A Supreme Court hearing into the multi-million-dollar collapse of a Griffith winery has seen the defence lawyer apply to cease representing the winery’s owner.
As exclusively reported by Region, Hanwood farmer Aaron Salvestrin’s company, Sans Pareil Estate, went into administration in October 2022 and allegedly owes the Australian Tax Office (ATO) more than $32 million.
While no criminal charges have been laid against the wine company owner, on Monday (25 September), the NSW Supreme Court heard an application from the liquidator, insolvency firm Chifley Advisory, to recover money from the winery.
Mr Salvestrin’s lawyer, Ben Horne of Sydney firm Aqua Law, began the hearing by telling the court: “I seek leave today with a motion of ceasing to act with respect of [Aaron Salvestrin].
“My client has failed to comply with Your Honour’s orders, and additionally, there are financial reasons which mean that we can no longer continue to act towards the defendant.”
The lawyer representing Chifley Advisory, Paul Hunt of Hunts Law, did not attend the court hearing.
“I’ve sent a text to him [Paul Hunt] this morning inquiring as to whether Mr Hunt or a representative would be here. I had expected to see him here but I have had no response,” Mr Horne said.
Justice Ashley Black denied Mr Horne’s motion as he had not given the required seven days’ notice to his client, Aaron Salvestrin.
The judge told Mr Horne he could now give notice of his intention to cease to act for Mr Salvestrin and that the hearing would be rescheduled for 9 October 2023, “with a view to dismissing the proceedings for want of prosecution if there is no appearance by the plaintiff’s [the liquidator’s] legal representatives [Hunts Law] on that occasion”.
Region contacted Mr Horne to find out why he wanted to cease defending the winery owner.
“As matters are before the court, it would be inappropriate for me to comment,” he said.
Mr Hunt was contacted to ascertain why he did not appear at today’s hearing on behalf of the liquidator, but he did not respond before publication.
Monday’s Supreme Court civil hearing was originally scheduled for 18 September but was delayed due to a “major flooding event” at the Sydney courtroom.
The liquidation of Sans Pareil Estate began in October 2022 when Chifley Advisory started selling assets owned by the winery.
Region’s ongoing investigation revealed that an imported McLaren P1 supercar signed by Formula One star Daniel Ricciardo was sold for $1.47 million as part of the liquidation, considerably less than what Mr Salvestrin is understood to have paid for the luxury sports car.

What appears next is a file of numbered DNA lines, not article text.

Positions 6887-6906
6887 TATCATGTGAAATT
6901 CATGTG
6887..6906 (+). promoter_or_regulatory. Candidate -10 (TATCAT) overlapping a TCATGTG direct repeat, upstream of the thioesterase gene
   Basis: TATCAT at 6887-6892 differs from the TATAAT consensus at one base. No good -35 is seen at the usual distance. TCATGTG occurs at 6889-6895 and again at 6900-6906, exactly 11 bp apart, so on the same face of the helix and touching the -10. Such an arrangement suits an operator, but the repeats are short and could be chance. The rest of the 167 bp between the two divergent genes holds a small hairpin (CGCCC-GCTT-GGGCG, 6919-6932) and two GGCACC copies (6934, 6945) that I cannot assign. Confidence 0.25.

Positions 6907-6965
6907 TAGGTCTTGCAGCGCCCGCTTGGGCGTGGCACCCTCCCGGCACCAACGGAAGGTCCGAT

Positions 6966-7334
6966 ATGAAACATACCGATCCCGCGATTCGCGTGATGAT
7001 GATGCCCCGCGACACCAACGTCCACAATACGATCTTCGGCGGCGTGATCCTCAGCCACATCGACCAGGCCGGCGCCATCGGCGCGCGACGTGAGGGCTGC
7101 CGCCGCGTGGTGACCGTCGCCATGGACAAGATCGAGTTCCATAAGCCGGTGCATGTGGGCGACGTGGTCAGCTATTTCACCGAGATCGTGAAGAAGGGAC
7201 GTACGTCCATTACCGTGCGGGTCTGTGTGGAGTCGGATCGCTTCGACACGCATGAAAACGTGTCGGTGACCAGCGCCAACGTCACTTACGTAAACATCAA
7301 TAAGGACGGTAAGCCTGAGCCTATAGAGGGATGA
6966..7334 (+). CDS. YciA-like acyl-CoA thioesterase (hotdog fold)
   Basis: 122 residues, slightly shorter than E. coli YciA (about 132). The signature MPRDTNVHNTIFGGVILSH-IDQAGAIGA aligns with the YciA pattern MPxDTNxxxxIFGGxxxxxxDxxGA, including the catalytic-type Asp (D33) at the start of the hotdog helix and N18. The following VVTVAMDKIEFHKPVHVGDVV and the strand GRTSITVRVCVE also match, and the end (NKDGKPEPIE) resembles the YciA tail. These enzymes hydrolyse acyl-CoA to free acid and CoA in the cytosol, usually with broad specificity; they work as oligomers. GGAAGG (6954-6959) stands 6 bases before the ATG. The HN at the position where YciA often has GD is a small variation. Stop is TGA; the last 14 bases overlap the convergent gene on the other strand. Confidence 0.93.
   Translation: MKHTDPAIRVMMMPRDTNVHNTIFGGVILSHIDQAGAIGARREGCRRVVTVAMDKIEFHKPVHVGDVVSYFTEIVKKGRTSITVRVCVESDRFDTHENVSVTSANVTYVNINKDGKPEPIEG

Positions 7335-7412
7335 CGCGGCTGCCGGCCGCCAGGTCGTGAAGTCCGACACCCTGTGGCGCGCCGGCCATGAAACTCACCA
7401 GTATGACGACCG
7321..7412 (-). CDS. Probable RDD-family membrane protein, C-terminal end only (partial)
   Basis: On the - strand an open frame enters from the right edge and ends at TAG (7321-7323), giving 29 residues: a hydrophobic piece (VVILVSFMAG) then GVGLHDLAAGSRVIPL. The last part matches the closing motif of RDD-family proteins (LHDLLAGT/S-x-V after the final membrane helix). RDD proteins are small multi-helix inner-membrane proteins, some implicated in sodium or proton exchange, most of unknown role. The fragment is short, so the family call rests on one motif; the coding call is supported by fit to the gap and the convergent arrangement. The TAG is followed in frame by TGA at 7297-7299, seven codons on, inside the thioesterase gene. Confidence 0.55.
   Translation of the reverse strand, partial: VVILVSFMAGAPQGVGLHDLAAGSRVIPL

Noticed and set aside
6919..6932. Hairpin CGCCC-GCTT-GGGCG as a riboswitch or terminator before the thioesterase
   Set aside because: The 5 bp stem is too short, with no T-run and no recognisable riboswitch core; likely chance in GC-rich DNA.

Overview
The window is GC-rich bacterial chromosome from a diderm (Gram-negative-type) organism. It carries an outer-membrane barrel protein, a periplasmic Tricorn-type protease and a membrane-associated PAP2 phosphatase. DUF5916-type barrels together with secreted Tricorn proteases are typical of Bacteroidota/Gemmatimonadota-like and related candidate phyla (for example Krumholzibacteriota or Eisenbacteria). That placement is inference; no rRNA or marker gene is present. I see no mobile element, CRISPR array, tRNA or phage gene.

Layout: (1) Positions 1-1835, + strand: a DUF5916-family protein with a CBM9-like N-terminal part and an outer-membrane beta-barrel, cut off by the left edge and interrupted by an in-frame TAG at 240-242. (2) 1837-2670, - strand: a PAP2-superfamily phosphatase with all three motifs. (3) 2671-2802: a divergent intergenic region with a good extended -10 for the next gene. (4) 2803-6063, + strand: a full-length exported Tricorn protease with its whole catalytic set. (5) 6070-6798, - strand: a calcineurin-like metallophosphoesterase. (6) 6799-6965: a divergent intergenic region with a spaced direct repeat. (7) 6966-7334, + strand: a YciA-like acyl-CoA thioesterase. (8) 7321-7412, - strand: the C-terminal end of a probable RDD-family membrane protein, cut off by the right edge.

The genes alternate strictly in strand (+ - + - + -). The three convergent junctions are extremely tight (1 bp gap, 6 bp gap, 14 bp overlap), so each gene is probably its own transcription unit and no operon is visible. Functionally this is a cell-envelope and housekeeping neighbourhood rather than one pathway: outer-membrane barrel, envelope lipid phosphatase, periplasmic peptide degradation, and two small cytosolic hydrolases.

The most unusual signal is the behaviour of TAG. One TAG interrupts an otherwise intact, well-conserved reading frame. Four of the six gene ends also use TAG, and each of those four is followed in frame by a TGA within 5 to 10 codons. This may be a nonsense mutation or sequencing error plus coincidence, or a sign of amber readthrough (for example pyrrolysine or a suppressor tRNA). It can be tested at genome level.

According to court documents, the ATO claims Sans Pareil Estate lodged fake business activity statements (BAS) to the ATO and made “inflated and fictitious claims” for GST refunds in respect of GST payments, which it never made between July 2020 and September 2022.
A BAS is a form registered businesses must submit to the ATO reporting their tax obligations. When lodging a BAS, companies can claim a refund on GST for goods purchased for export overseas because the 10 per cent tax only applies to items consumed within Australia.
Sans Pareil Estate allegedly received GST refund payments of $17,161,679 more than it should have.
As of February 2023, the winery was alleged to owe the ATO $32,604,461, which included penalties and interest.
Mr Salvestrin has not been charged with any offences relating to the alleged GST refunds. The ongoing Supreme Court case is in the civil jurisdiction, meaning it relates to money or property and is not a criminal matter.
The Hanwood farmer was just 24 years old when he launched Sans Pareil Estate, a French term meaning “without equal”. The company sold everything from bulk wine to black-label reds and received positive reviews for its flagship product – a 2018 shiraz named Monumental.
In February 2022, Destination NSW, the State Government’s lead tourism agency, praised Mr Salvestrin’s “rule-breaking wine” and “untraditional methods”.
Nine companies associated with the winery were registered between March 2018 and March 2022; all are now in liquidation.
Original Article published by Oliver Jacques on Region Riverina.